Student nurses are more likely to drop out either before their course starts or following graduation than at other points during their training, early findings from a national study have indicated.
The research has so far found students are also more likely to leave if there is a “lack of commitment” between them, universities and trusts providing placements.
“We are losing students even before they are started on their programmes. There is also quite a drop-off at the point at which they qualify”
People chose not to start training despite gaining a place on a course because they sometimes felt the university was “not interested in them”, according to workforce planning body Health Education England, which is leading the research.
They said universities that maintained contact with students after offering them a place had better retention rates.
Universities with buddying systems – in which third years students are paired up with first year trainees to provide support – and where mentors and lecturers deliver training in eachother’s settings also have improved retention rates.
The two-year study, called Reducing Pre Registration Attrition and Improving Retention (REPAIR), is looking at the experiences of nursing, midwifery and therapeutic radiography students from the point they apply up until the end of their first year in practice.
It will collect data on attrition rates from more than 50 universities for the cohort of students that completed training in the academic year 2013-14.
Meanwhile, interviews with students, lecturers and placement providers this year are already being carried out to determine trends and potential reasons for poor retention.
The chair of a major assessment of nursing education and training commissioned by HEE – called the Shape of Caring review – last year called for action to tackle high national attrition rates in England, of around 20%.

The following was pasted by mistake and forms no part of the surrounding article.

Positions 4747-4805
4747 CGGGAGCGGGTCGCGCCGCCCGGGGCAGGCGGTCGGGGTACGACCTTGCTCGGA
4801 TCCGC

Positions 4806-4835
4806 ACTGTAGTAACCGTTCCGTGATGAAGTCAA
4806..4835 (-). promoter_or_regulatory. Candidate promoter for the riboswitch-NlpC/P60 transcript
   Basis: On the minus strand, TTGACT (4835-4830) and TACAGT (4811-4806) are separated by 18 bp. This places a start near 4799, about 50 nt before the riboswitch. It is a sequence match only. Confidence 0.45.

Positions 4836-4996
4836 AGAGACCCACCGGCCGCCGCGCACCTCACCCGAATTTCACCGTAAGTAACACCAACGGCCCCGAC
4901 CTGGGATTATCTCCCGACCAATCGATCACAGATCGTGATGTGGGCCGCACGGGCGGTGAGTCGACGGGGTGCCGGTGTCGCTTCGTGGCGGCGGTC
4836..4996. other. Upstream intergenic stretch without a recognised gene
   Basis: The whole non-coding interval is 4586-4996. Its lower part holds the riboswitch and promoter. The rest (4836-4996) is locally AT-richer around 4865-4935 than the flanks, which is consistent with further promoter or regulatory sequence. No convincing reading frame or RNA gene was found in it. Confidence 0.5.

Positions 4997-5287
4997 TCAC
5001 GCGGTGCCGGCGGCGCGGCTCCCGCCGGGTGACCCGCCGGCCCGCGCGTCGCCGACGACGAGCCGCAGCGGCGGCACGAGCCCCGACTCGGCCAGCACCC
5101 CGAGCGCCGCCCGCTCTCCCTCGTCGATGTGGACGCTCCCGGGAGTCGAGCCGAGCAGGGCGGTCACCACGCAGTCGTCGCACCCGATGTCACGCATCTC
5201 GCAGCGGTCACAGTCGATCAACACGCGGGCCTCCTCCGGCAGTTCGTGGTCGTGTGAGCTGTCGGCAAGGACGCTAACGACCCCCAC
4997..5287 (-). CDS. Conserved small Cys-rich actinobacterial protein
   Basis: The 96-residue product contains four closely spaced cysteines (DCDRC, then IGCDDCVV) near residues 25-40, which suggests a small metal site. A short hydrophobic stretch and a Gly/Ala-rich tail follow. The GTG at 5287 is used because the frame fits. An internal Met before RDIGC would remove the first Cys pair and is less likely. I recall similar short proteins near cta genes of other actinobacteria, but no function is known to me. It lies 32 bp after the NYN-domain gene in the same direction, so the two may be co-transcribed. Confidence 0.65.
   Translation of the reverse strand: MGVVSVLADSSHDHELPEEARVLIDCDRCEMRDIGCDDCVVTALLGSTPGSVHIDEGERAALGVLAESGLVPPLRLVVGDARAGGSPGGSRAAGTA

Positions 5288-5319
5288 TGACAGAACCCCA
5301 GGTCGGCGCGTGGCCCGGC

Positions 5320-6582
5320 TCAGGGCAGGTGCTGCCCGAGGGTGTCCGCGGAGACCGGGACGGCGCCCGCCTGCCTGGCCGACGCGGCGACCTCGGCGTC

John Clark, director of education and quality at HEE South of England, who is leading the REPAIR project, said this was the first time there had been a coordinated approach to driving down student attrition at a national level - despite local work having been ongoing for many years but without significant improvements.
“We are looking at attrition not just through the programme but at the point they apply, right the way through into that transition year into practice,” he said.
“The reason we’ve done that is because through some of the conversations we’ve been having already its really clear to us there are some peaks at different points in that pathway,” said Mr Clark.
“One of the peaks is between applying and getting a place and actually arriving in a university. So we are losing students even before they are started on their programmes. There is also quite a drop-off at the point at which they qualify,” he added.
“Retaining students is a shared agenda for universities, HEE, service provers and students regardless of [changes to student funding]”
Results from the data collection and full findings from the interviews will be published once the programme completes in summer 2017.
When asked by Nursing Times, Professor Clark said HEE was not including questions during interviews about how the removal of bursaries from 2017 would affect student attrition. But he said HEE was asking students about how finances had an impact on their studies.
He said the project’s steering group, which is chaired by former chief nursing officer for England Christine Beasley, had an “industrious” debate following the funding reform announcement in November about whether to continue the project.
“The group unanimously felt we should continue. The reason we felt this was that retaining students is a shared agenda for universities, HEE, service provers and students regardless of the funding.
“We recognise there are going to be implications for all stakeholders, and most likely the students, following the [bursary announcement]…If anything it is more important to make sure students get a good experience post the funding reforms,” said Professor Clark.